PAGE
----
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African queens denounce female genital mutilation

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Tooro queen mother Best Kemigisa talks to a girl recently.

Tooro queen mother Best Kemigisa talks to a girl recently. Photo by JOSEPH KIGGUNDU 

By David Mafabi

Posted  Saturday, December 21  2013 at  02:00

In Summary

Most affected. Young girls are said to be more vulnerable to the practice believed to give women dignity.

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Kween

African queens and female cultural leaders have added their voice to the campaign against Female Genital Mutilation (FGM).

Under their association of African Queens and Women Cultural Leaders Network Uganda Chapter (AQWCLN), they called upon the East Africa governments to execute their commitment to end FGM which they said is a discriminatory and harmful practice to girls.

“I did not know the procedure was this horrible but after watching the video on FGM, I have discovered they cut much of the female organ leaving it open. Surely, this is a violation of women’s rights,” said Tooro queen mother Best Kemigisa who is also the President of AQWCLN.
She added: “It is a dangerous and irreversible procedure that negatively impacts on the general health, child-bearing capabilities and educational opportunities of girls. This practice must end,” Ms Kemigisa said.

She was addressing delegates from Kenya and Uganda and traditionalists at the 18th Sebei Culture Day celebrations on Monday, at Chemwania Primary School in Kween District.
Ms Kemigisa said ending FGM is crucial to the achievement of two of the Millennium Development Goals: improving maternal health and promoting gender equality.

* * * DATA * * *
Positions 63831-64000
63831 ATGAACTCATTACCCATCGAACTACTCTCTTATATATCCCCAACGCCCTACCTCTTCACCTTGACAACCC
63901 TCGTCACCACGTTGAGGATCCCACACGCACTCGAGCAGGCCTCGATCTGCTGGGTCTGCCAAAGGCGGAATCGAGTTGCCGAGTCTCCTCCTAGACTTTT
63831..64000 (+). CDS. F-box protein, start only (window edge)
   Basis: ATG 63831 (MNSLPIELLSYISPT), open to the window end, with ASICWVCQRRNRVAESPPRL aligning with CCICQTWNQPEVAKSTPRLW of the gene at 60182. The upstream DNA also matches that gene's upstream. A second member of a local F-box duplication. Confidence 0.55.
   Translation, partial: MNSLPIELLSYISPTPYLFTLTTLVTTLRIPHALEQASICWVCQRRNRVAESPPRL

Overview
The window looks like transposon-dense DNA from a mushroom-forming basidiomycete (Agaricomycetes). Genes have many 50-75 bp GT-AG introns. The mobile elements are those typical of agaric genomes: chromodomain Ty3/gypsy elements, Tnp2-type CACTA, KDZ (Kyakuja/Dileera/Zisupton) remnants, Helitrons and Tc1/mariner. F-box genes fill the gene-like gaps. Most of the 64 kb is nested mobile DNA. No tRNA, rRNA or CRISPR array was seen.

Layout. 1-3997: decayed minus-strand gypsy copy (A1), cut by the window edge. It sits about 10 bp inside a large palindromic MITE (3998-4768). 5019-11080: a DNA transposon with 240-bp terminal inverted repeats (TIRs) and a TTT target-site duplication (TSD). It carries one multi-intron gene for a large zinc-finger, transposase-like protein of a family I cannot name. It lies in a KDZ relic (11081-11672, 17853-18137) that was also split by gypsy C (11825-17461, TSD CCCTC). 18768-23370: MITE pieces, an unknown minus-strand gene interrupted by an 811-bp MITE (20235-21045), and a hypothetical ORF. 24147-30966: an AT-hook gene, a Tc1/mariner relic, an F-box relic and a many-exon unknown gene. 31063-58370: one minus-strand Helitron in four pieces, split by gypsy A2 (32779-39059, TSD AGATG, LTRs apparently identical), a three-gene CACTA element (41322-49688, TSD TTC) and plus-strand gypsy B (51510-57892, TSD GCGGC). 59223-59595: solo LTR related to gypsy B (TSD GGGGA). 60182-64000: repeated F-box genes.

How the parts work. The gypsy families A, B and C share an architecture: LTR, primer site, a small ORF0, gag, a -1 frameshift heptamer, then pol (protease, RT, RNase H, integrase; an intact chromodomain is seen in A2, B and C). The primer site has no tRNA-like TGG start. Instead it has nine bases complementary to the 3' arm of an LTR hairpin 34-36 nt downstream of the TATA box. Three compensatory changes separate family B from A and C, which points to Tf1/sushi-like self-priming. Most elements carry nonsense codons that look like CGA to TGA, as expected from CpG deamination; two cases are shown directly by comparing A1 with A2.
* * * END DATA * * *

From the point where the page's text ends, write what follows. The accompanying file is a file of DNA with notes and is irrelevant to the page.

AQWACLN would camp in Sebei sub-region for five days to de-campaign the practice, sensitise the local people on the law and promote the dignity of the girl-child in this part of the country.
Ms Kemigisa revealed they would appeal to several lobbyists to ensure adoption of the UN General Assembly resolution banning FGM worldwide.

The resolution was passed at the 65th session of the Assembly in New York in September 2009.
Kween District chairperson Paul Machinjach said his council was devising plans to end FGM through community sensitisation and policing in the remote areas especially the hills.

AQWALN becomes the latest organisation to join a host of other prominent personalities, including first lady Janet Museveni, the Burkinabe and Italian first ladies, Ms Clio Napolitano and Ms Emma Bonino, respectively, who signed a UN appeal calling for a total ban on FGM.

Reports indicate that the FGM practice is most prevalent in the villages of Kapses, Sosho, parts of Suam in Bukwo, Kapkorosoy, Kapkuripson and Kabei in Kapchorwa and Kwanyiny and Benet sub-counties in Kween District and preparations for this year’s ritual are in high gear.

Report on the status of fgm

A report presented by Reproductive Educative and Community Health (REACH) at Chemwania Primary School in Kween District during the 18th annual Sabiny Day on Monday, indicated that 120 girls underwent the ritual in 2012. However, local leaders say the number is higher because many cases went unreported.

The report 2012 entitled; Campaign against FGM to restore dignity of girl child, was presented by REACH Director Beatrice Chelangat. Ms Chelangat said the passing of the law against FGM in 2010 has made many people denounce the ritual.

Ms Chelangat said FGM still takes place amongst the most remote and illiterate communities but testified that the number of girls undergoing the FGM had significantly dropped from 971 girls in 1996 to 120 in 2012.

REACH is a community based organsiation established in Kapchorwa to improve reproductive health conditions and fight FGM among the Sabiny. “I know that the statistics from REACH indicate that 120 girls were circumcised but as a district, we know that more than 200 girls underwent FGM in 2012 despite the law,” said Kween Resident District Commissioner Joseph Okwakau.

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